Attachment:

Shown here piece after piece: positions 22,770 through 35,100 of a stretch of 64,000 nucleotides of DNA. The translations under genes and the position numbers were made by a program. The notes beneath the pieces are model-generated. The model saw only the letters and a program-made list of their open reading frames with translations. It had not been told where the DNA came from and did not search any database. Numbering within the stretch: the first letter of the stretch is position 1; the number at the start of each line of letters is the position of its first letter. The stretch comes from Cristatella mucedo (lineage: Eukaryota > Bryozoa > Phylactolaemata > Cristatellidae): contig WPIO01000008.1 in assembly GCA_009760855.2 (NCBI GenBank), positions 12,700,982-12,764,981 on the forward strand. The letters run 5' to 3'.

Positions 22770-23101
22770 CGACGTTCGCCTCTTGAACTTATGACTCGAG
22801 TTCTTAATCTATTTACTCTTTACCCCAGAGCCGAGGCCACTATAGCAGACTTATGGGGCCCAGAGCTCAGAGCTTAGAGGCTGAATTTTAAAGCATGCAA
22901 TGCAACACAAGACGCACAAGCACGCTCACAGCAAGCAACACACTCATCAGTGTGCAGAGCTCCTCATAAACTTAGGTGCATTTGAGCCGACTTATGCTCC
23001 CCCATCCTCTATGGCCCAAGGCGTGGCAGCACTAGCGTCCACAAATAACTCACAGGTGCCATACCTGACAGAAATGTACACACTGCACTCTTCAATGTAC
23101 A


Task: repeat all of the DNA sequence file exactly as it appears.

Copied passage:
Shown here piece after piece: positions 22,770 through 35,100 of a stretch of 64,000 nucleotides of DNA. The translations under genes and the position numbers were made by a program. The notes beneath the pieces are model-generated. The model saw only the letters and a program-made list of their open reading frames with translations. It had not been told where the DNA came from and did not search any database. Numbering within the stretch: the first letter of the stretch is position 1; the number at the start of each line of letters is the position of its first letter. The stretch comes from Cristatella mucedo (lineage: Eukaryota > Bryozoa > Phylactolaemata > Cristatellidae): contig WPIO01000008.1 in assembly GCA_009760855.2 (NCBI GenBank), positions 12,700,982-12,764,981 on the forward strand. The letters run 5' to 3'.

Positions 22770-23101
22770 CGACGTTCGCCTCTTGAACTTATGACTCGAG
22801 TTCTTAATCTATTTACTCTTTACCCCAGAGCCGAGGCCACTATAGCAGACTTATGGGGCCCAGAGCTCAGAGCTTAGAGGCTGAATTTTAAAGCATGCAA
22901 TGCAACACAAGACGCACAAGCACGCTCACAGCAAGCAACACACTCATCAGTGTGCAGAGCTCCTCATAAACTTAGGTGCATTTGAGCCGACTTATGCTCC
23001 CCCATCCTCTATGGCCCAAGGCGTGGCAGCACTAGCGTCCACAAATAACTCACAGGTGCCATACCTGACAGAAATGTACACACTGCACTCTTCAATGTAC
23101 A